Yesterday,
we discussed the lack
of wage inflation
and all the slack in the Labor market. To really
understand how little "[wage] inflation and wage growth" there is, we need to go to the
charts.

These
will help explain why the Street has been so wrong on wage inflation; (I have no
answer as to why they have been so wrong on every other type of
inflation).

NOTE:
I took some of the terrifically instructive charts from a recent commentary by
Northern Trust’s Paul Kasriel, and then annotated them. Italicized comments
are his also. While credit for creating these graphs goes
to Paul, don’t blame him for mucking them up – that’s my handiwork.

 

>
All Employees: Total Nonfarm
% Change – Year to Year     (NSA, Thousands)

"Year-over-year nonfarm payroll growth appears to be peaking out
around 1.6% — lower than any other cyclical peak in the past 45 years."

All_employees_total_nonfarm_1


>

As this chart shows, on a year-over year basis, average hourly earnings improvements have been lackluster, only recently rising off of half century lows:

Average Hourly Earnings: Total Private Industries
% Change – Year to Year     (NSA, $/Hour)

"On a year-over year basis, average hourly earnings of nonsupervisory private sector workers increased 3.3% in January. This is well below the peaks of over 4% in the prior two expansions."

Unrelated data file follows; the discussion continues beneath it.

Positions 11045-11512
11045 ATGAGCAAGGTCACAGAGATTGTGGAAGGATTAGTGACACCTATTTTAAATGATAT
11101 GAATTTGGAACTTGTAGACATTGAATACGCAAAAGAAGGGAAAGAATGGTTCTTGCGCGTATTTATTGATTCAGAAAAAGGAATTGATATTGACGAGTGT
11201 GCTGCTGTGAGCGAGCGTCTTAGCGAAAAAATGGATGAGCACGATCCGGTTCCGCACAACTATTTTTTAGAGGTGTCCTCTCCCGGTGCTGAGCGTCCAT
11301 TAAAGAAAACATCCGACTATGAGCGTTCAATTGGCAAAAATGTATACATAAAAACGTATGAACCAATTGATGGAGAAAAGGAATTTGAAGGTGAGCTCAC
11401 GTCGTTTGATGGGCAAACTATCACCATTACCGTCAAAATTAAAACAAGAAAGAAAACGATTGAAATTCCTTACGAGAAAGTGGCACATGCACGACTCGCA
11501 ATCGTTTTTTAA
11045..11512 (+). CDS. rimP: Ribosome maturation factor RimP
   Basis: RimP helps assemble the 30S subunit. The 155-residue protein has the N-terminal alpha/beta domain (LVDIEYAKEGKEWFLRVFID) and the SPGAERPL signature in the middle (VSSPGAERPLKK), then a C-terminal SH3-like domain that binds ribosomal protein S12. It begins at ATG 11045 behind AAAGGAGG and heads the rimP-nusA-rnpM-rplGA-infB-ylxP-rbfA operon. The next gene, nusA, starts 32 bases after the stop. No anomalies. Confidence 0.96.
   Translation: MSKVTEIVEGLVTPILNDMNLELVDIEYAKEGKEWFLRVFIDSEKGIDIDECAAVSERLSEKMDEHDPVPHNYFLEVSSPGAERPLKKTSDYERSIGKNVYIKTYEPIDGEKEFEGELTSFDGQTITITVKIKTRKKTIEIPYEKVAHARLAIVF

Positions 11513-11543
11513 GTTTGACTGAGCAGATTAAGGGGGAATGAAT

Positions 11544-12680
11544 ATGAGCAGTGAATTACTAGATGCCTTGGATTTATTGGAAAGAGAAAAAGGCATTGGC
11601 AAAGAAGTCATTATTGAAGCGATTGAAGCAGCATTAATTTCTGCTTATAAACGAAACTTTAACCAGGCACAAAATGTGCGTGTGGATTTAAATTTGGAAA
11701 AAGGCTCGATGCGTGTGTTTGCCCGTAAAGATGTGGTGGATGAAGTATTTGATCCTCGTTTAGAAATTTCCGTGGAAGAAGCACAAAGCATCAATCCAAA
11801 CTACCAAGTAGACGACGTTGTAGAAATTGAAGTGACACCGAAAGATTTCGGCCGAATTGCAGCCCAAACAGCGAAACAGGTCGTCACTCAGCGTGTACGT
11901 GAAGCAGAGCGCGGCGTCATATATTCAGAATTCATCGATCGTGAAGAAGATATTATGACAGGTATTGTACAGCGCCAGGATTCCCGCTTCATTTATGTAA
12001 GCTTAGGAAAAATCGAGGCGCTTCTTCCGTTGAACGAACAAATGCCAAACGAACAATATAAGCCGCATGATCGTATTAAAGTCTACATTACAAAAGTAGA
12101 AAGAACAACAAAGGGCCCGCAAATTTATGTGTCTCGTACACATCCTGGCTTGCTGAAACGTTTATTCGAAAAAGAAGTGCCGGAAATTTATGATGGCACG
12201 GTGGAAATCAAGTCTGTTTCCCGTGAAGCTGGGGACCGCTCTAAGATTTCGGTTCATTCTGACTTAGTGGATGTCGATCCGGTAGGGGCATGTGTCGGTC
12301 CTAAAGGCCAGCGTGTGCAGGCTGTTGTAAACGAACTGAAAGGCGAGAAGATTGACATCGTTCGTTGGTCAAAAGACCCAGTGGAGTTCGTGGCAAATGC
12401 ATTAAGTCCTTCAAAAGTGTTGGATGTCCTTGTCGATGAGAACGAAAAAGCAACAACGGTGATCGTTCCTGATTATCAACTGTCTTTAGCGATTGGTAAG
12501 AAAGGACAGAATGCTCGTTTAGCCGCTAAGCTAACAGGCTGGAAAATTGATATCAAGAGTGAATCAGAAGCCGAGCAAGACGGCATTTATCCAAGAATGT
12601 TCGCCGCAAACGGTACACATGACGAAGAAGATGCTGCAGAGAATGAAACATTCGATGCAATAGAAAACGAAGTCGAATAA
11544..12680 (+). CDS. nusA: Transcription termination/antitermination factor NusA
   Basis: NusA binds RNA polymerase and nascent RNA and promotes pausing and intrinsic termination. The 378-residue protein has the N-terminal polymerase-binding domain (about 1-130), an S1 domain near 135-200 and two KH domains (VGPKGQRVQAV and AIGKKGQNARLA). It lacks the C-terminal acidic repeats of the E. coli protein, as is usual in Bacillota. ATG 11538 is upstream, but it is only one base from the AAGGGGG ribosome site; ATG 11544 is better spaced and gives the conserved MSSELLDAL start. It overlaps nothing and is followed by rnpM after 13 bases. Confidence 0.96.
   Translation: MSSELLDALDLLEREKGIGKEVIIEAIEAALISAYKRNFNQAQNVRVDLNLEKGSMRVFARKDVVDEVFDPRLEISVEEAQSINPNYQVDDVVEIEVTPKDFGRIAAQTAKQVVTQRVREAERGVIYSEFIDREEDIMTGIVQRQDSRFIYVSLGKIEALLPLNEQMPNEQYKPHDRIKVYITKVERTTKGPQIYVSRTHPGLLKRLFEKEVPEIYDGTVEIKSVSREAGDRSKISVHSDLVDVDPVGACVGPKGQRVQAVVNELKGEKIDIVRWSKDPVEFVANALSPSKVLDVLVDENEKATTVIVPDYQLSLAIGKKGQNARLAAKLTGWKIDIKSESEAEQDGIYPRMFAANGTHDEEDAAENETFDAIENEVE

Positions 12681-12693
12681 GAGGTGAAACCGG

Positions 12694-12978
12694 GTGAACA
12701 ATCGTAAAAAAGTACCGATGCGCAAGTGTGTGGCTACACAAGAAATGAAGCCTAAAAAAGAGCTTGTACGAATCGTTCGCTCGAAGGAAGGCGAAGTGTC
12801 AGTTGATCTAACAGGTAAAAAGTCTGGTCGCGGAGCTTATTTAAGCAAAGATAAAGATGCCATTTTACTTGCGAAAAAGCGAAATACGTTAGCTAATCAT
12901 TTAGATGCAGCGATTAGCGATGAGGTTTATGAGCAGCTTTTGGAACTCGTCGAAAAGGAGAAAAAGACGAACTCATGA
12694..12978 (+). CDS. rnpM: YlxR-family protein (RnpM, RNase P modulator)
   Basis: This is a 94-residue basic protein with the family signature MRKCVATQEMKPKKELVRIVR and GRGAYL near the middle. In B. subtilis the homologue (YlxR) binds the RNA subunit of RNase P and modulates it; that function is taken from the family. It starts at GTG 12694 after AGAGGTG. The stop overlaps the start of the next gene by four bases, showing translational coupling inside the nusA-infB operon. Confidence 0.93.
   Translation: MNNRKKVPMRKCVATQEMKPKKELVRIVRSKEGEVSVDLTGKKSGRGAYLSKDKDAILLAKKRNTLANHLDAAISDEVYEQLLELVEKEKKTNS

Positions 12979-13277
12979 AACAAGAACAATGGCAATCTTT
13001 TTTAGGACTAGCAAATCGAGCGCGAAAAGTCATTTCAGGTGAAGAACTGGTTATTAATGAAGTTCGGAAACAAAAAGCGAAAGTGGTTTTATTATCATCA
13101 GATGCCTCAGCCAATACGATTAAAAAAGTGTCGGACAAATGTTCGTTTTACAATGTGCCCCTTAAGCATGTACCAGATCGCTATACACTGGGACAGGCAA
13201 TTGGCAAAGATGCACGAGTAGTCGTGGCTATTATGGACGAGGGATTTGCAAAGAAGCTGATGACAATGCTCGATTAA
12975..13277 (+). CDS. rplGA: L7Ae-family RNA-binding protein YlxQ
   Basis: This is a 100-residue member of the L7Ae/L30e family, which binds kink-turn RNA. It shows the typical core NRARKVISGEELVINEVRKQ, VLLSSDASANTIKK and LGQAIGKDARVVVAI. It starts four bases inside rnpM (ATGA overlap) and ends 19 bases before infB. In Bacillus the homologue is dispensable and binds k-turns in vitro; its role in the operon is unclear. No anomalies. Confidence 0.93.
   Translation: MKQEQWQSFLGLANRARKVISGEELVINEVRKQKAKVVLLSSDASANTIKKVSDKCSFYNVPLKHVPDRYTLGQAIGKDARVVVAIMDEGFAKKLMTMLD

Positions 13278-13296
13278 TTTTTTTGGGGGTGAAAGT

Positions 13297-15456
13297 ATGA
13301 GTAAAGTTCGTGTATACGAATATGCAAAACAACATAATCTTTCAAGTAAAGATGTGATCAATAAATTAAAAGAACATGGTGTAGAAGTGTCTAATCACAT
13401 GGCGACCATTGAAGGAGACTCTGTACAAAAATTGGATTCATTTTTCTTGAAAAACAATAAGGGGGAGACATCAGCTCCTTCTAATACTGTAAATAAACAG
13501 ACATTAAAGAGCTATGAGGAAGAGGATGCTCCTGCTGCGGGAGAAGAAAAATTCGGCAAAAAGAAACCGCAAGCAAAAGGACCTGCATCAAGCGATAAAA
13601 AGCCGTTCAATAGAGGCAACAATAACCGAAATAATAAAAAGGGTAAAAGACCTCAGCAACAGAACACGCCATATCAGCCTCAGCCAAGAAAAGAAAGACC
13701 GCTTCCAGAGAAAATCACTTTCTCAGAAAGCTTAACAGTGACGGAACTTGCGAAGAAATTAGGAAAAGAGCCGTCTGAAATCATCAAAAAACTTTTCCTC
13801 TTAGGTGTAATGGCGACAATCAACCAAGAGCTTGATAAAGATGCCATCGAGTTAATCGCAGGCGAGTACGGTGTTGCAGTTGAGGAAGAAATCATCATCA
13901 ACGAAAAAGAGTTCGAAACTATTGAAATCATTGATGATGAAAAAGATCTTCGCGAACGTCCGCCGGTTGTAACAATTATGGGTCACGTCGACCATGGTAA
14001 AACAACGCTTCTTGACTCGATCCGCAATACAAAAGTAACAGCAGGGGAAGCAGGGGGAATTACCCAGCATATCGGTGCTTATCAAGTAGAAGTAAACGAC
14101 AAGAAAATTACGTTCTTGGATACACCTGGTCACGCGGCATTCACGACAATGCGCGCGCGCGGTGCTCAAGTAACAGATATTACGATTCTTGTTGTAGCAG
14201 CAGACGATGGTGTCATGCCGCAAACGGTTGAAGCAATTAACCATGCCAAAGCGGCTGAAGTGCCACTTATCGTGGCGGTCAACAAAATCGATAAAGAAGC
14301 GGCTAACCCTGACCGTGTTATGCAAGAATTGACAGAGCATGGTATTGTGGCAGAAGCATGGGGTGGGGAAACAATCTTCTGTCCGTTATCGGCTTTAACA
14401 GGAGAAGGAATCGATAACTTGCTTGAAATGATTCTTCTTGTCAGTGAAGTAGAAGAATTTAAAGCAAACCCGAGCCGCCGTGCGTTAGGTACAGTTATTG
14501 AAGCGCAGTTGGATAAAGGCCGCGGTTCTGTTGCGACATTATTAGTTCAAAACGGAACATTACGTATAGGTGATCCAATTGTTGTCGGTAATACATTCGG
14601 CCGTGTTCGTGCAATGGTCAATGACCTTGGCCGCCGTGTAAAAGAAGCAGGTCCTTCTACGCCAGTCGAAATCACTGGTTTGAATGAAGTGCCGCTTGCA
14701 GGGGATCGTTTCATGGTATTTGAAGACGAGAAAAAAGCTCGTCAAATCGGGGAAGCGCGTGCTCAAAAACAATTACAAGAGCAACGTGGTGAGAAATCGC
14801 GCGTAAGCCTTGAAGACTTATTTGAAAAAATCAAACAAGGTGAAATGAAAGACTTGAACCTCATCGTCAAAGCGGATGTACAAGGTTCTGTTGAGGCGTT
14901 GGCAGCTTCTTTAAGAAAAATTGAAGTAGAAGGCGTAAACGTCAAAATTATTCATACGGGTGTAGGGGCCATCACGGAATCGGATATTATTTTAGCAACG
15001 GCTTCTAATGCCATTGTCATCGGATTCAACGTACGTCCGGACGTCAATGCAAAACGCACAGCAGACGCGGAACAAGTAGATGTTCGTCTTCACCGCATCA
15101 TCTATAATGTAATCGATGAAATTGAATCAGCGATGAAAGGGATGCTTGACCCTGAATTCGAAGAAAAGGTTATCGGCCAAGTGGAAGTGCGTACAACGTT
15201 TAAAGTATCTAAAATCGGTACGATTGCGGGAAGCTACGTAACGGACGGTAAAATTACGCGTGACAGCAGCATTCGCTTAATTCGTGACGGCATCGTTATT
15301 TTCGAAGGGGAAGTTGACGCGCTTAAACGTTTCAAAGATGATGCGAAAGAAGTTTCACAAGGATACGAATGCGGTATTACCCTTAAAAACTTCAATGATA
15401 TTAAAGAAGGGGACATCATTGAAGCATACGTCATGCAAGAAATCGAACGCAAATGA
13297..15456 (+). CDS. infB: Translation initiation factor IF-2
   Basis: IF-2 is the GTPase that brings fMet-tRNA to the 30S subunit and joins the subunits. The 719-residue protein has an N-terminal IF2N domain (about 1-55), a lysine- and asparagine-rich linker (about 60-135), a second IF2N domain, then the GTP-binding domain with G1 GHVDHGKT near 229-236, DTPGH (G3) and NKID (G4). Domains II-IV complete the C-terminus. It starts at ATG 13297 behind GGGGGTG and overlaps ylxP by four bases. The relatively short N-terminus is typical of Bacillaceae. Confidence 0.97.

Average_hourly_earnings



>

Since 2000, overall total employment compensation continues to trend lower:

Employment Cost Index

"The fact ECI growth is slowing at the same time that the unemployment rate is falling adds credence to the notion that the unemployment overstates the degree of “tightness” in the labor market."

12-Mo %Chg
Employment_cost_index_1

Participation Rate & Unemployment Rate

"There has never been an expansion cycle in the past 45 years in which the participation rate (those actually in the labor force as a percent of those that could be in the labor force) trended lower save for the current one. Had the labor participation rate risen in a normal cyclical fashion, today’s unemployment rate would be considerably higher"